A nagging efficiency bottleneck in today’s communications networks is the need to convert between the optical signals that transmit data over long distances and the electrical signals used in data processing. One potential solution lies in “excitonics”—the electrical manipulation of excitons, or electron-hole pairs, that are formed when a photon is absorbed by a semiconductor. But the excitonic devices demonstrated thus far using conventional bulk semiconductor materials have had to operate at frigid, cryogenic temperatures, a disadvantage that has held back practical applications.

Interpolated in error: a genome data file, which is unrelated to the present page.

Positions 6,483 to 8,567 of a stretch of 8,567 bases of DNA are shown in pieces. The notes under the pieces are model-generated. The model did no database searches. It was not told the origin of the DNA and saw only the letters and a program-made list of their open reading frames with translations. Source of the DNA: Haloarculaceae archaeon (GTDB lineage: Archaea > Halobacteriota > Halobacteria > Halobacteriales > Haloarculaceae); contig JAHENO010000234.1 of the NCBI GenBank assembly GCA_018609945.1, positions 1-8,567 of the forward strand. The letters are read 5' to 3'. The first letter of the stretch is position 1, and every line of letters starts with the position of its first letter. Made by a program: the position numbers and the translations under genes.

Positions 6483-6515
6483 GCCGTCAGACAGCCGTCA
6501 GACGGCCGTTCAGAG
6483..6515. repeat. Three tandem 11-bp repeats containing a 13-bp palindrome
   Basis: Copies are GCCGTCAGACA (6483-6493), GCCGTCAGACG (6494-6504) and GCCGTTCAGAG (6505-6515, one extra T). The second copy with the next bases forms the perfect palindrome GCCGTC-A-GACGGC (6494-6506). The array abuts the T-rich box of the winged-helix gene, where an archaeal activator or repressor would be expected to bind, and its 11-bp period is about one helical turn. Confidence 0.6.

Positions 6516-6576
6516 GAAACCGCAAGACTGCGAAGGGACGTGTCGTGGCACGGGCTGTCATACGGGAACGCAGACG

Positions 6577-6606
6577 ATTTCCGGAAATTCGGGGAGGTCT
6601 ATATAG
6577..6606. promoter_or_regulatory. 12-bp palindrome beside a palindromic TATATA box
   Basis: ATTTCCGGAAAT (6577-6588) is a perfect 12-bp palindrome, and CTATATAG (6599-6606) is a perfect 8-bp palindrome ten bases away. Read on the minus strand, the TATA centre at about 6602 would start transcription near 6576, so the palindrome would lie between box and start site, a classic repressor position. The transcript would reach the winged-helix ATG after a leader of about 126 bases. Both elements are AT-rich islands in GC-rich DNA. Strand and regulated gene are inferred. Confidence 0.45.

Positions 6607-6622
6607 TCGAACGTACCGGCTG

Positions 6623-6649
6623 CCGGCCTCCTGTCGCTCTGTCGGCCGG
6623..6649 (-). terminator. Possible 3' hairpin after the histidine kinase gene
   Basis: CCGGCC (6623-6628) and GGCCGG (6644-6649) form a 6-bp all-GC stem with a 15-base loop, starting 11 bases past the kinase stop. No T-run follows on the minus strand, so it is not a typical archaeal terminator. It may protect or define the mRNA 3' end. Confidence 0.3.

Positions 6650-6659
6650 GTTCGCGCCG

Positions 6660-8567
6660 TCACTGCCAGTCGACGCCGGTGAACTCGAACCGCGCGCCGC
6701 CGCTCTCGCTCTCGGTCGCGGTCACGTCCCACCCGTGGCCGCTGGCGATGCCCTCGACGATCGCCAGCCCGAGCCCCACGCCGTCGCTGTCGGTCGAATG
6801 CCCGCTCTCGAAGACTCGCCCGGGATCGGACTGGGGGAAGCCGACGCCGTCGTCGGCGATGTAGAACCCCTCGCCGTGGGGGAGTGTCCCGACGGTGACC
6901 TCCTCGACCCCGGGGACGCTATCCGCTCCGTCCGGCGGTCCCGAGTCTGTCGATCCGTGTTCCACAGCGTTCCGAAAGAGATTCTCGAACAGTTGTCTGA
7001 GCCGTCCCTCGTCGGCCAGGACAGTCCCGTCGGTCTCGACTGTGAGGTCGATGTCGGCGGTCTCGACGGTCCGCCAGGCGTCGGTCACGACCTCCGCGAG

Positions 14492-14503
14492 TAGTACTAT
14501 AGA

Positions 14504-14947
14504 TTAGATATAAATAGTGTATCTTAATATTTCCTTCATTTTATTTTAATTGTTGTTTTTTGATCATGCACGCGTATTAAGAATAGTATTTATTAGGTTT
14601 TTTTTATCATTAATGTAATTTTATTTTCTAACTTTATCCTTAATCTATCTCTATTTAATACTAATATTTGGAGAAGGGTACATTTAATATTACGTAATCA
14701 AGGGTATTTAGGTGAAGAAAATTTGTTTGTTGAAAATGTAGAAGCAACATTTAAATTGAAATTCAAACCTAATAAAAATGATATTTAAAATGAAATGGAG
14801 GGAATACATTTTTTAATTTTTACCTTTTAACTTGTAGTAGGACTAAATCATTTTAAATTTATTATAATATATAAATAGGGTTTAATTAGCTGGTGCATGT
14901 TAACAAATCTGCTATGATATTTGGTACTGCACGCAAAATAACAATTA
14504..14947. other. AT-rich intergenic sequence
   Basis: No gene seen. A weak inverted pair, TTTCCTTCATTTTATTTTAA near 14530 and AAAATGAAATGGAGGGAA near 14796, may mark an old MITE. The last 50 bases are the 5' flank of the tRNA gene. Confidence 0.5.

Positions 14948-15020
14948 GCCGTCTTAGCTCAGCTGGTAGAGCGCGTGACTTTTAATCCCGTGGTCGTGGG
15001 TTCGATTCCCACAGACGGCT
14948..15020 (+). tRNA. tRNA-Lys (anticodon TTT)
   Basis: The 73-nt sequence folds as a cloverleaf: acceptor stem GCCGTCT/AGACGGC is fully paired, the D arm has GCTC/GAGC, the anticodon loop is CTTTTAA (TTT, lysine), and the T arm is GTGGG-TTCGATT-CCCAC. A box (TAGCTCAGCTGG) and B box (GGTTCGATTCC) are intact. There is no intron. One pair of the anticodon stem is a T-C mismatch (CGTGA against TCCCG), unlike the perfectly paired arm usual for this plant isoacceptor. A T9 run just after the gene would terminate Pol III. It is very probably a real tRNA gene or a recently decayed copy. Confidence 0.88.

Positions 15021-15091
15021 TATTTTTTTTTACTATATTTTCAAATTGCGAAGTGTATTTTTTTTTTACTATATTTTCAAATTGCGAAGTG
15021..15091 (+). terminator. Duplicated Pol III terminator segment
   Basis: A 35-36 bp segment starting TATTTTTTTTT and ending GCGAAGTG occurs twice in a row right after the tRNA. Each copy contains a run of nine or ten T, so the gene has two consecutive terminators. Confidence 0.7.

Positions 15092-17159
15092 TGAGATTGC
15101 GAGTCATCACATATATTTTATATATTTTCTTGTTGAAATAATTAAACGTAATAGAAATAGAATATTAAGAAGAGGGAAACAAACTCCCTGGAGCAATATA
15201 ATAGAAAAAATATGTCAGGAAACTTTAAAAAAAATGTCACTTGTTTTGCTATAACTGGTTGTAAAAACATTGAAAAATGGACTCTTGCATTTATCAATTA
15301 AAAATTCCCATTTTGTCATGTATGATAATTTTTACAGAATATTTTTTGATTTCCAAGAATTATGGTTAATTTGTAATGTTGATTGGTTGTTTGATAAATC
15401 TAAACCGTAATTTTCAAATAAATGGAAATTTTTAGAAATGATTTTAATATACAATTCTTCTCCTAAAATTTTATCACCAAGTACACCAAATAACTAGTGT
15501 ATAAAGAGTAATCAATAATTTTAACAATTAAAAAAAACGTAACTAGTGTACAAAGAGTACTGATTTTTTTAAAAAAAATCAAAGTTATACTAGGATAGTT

Now, a Swiss-Japanese research team has used an ingenious heterostructure made of 2-D materials to fashion an excitonic transistor that allows electrical manipulation of excitons at room temperature. The prototype device, the researchers believe, could open the door to a generation of excitonic devices using 2-D materials. Those devices, in turn, could allow compact, energy-efficient optical-electronic interconnects, not only in communications but for a variety of other applications.